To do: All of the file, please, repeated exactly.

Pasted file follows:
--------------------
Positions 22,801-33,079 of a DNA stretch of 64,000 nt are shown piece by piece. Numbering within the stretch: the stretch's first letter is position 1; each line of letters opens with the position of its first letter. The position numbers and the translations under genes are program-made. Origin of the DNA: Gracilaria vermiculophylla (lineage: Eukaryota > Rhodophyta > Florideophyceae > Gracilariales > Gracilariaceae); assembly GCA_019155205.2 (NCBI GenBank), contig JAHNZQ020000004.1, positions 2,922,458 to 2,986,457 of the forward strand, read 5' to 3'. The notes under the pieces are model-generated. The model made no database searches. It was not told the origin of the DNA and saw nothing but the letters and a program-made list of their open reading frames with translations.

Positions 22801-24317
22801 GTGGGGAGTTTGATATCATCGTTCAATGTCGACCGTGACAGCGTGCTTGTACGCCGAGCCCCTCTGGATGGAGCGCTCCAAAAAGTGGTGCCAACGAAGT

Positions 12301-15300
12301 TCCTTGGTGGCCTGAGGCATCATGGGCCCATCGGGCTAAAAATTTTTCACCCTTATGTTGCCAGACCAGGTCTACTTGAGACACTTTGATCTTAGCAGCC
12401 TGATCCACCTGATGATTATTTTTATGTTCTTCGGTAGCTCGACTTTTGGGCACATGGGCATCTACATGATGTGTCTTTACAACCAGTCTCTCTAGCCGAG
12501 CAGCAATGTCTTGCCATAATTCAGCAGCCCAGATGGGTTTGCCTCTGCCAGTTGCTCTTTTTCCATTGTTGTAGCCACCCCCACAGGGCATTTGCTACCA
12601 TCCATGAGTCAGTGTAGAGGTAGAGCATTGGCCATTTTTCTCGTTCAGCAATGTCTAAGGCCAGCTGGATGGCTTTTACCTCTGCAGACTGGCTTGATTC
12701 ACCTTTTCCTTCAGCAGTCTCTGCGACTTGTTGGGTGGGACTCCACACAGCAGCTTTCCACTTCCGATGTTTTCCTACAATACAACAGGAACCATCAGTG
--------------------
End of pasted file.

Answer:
Positions 22,801-33,079 of a DNA stretch of 64,000 nt are shown piece by piece. Numbering within the stretch: the stretch's first letter is position 1; each line of letters opens with the position of its first letter. The position numbers and the translations under genes are program-made. Origin of the DNA: Gracilaria vermiculophylla (lineage: Eukaryota > Rhodophyta > Florideophyceae > Gracilariales > Gracilariaceae); assembly GCA_019155205.2 (NCBI GenBank), contig JAHNZQ020000004.1, positions 2,922,458 to 2,986,457 of the forward strand, read 5' to 3'. The notes under the pieces are model-generated. The model made no database searches. It was not told the origin of the DNA and saw nothing but the letters and a program-made list of their open reading frames with translations.

Positions 22801-24317
22801 GTGGGGAGTTTGATATCATCGTTCAATGTCGACCGTGACAGCGTGCTTGTACGCCGAGCCCCTCTGGATGGAGCGCTCCAAAAAGTGGTGCCAACGAAGT

Positions 12301-15300
12301 TCCTTGGTGGCCTGAGGCATCATGGGCCCATCGGGCTAAAAATTTTTCACCCTTATGTTGCCAGACCAGGTCTACTTGAGACACTTTGATCTTAGCAGCC
12401 TGATCCACCTGATGATTATTTTTATGTTCTTCGGTAGCTCGACTTTTGGGCACATGGGCATCTACATGATGTGTCTTTACAACCAGTCTCTCTAGCCGAG
12501 CAGCAATGTCTTGCCATAATTCAGCAGCCCAGATGGGTTTGCCTCTGCCAGTTGCTCTTTTTCCATTGTTGTAGCCACCCCCACAGGGCATTTGCTACCA
12601 TCCATGAGTCAGTGTAGAGGTAGAGCATTGGCCATTTTTCTCGTTCAGCAATGTCTAAGGCCAGCTGGATGGCTTTTACCTCTGCAGACTGGCTTGATTC
12701 ACCTTTTCCTTCAGCAGTCTCTGCGACTTGTTGGGTGGGACTCCACACAGCAGCTTTCCACTTCCGATGTTTTCCTACAATACAACAGGAACCATCAGTG